-       Lewis Church

 

links relevant to this diagnosis:

Elise Heaven - She's A Good Boy

Gender Beyond the Binary (Video) - Guardian

What Is Non Binary? - refinery29

9 Things People Get Wrong About Being Non-Binary - Teen Vogue

Gender Doesn't Come Down to Chromosomes - The Globe and Mail

Agender and Non-Binary - Our Queer Stories

Joan // Milk Presents

Joan filters historical qualities of gender through a fourteenth century legend and a classic cabaret vibe. It’s centred around an almost music-hall central figure in the person of champion drag king Lucy Jane Parkinson, who takes on roles and costumes to reframe Joan of Arc through intimate connection and historical reflection. It says valuable things about ideas of gender and society’s relationship to the changing dynamics of its representation - Joan of Arc not just as a legend or symbol, but a real woman who put on armour at a time it was unheard of. Joan with short hair. Joan as a canvas for drawn-on moustaches and someone whose clothes change their movement. Joan as a peasant girl and as a saint, as a soldier and as a leader. 

Four corner mirrors form a cross in the centre of the performance space, with the audience positioned between them. They look across to each other throughout. It’s delivered in the round to facilitate this easy interaction, alongside the participation required at several key points. Two men are invited up to interact with Joan, teaching her their walk, or standing in for an imagined partner. There’s an implicit questioning of their behaviour in their laughter and conversation. The presence on stage of audience members encourages this examination and perhaps reveals some assumptions about gender that might otherwise never be actively considered. The audience laugh with them in their unsure stance and their self-consciousness as they are asked to perform their maleness. 

As funny as the show is, as good natured and enjoyable, there are also moments of loss and hope stand out in stark contrast to the rest of the easy monologue. Parkinson looks to heaven with the same wide-eyed hope as Renée Falconetti. Another Joan, represented in another form, but one as serious as any other, meditating on loss, identity and the burden of history.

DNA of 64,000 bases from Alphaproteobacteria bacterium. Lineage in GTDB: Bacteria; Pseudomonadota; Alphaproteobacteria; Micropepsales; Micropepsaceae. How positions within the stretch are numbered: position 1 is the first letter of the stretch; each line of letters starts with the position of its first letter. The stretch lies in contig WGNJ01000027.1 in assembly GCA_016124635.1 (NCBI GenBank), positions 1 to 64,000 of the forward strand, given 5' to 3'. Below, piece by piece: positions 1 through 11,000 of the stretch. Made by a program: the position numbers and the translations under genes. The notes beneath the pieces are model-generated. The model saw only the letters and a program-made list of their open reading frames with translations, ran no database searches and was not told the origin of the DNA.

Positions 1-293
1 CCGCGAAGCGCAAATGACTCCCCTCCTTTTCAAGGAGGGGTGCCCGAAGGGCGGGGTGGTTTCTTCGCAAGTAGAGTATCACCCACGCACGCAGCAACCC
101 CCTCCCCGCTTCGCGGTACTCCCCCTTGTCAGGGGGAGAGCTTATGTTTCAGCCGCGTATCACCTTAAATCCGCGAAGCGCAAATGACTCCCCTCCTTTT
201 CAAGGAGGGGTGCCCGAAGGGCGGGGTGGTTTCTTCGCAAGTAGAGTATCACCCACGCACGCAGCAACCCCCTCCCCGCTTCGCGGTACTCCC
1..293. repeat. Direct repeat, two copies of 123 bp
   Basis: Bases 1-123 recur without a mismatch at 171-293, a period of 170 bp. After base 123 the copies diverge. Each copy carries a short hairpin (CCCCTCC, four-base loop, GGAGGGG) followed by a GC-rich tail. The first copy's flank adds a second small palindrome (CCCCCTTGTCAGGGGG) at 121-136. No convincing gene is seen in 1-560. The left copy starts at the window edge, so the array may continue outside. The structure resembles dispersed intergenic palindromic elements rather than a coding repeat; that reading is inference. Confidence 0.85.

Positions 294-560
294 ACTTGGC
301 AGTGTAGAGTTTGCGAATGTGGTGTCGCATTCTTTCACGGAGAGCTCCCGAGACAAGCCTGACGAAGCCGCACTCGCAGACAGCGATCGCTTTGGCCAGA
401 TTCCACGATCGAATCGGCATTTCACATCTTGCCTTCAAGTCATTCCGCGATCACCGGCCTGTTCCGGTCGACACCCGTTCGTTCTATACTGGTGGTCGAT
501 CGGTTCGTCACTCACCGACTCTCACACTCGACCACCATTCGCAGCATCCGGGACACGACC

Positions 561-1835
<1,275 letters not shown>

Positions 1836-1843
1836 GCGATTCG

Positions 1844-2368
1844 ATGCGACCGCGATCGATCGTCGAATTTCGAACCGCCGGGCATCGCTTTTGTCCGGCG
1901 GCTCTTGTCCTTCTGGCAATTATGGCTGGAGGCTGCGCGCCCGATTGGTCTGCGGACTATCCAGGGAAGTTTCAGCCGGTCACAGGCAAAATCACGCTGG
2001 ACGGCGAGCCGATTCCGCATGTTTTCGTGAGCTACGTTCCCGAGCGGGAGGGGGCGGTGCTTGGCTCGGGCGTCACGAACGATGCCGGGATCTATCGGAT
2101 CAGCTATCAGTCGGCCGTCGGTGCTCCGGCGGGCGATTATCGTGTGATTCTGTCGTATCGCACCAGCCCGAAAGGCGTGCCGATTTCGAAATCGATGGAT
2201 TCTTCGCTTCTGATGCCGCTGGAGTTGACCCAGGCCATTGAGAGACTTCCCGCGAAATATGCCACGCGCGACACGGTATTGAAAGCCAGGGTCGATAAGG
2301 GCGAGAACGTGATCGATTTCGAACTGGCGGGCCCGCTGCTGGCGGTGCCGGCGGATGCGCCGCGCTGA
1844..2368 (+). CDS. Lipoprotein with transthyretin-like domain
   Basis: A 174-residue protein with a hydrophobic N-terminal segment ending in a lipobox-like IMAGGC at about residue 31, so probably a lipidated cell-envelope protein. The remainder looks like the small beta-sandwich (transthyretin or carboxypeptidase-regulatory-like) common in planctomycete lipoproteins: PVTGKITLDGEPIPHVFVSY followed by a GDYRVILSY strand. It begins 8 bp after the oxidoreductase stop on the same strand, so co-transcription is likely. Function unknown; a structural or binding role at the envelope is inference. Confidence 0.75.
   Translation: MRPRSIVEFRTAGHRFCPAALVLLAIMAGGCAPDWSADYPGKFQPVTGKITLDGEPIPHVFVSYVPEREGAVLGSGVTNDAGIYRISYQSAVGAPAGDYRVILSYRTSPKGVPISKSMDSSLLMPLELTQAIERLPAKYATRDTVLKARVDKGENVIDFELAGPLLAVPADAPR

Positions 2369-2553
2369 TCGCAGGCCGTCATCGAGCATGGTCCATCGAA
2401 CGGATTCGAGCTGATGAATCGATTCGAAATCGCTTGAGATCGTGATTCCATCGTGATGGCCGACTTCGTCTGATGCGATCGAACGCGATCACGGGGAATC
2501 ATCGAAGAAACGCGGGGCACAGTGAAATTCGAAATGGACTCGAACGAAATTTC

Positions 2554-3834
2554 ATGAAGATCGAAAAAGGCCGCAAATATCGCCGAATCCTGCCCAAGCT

-    Lewis Church

 

Links relevant to this diagnosis:

Joan - Milk Presents

Joan of Arc - Biography.com

Gender Identity - Young Stonewall

Gender Variance Around the World Over Time - Teen Vogue

Le Passion de Jeanne d'Arc (Extract) - Starring Renée Falconetti, directed by Theodor Dreyer (1928)

Venus and Adonis // Noontide Sun and Christopher Hunter

Incidents of women forcing men to have sex is are perhaps rarely discussed, and yet Shakespeare wrote about it back in 1593 in his poem Venus and Adonis. The poem tells the story of Venus, the goddess of love, and her unrequited passion for Adonis, an extremely handsome young man who would rather go hunting than give in to her seduction. The poem concludes that because Venus’s attack on Adonis ended in his death, love from then on would involve pain and suffering.

Some say it isn’t love that hurts but the expectations that go with it. It is certainly true that all love does not hurt, but forced sex is not love. It is aggression. Although Venus believed her lust for Adonis was love, it was not. Anger, frustration, money worries…all can lead to physical abuse of a partner. Safeline.org.uk report that one in six men have been targets of rape or sexual abuse today. That’s 5 million men in the UK. It can happen to any man, of any age, race, class or sexual identity. Men can feel trapped and isolated by misinformation about male sexual abuse and rape, such as the false view that men can’t be raped and fears that sexual abuse can make you into an abuser.

The psychological harm caused by this sense of humiliation can be very harmful. In Adonis’s case, it led to death. For most men however, the effects, though severe, are not that extreme. In our culture, boys are socialized not to be victims. 'If I am a victim, can I then also be a man?' Tradition tells us big boys fight back.  They don’t call the police to report that they have been victimized, especially by a woman. It doesn’t fit the male tough guy stereotype. And so they minimize or deny what has happened.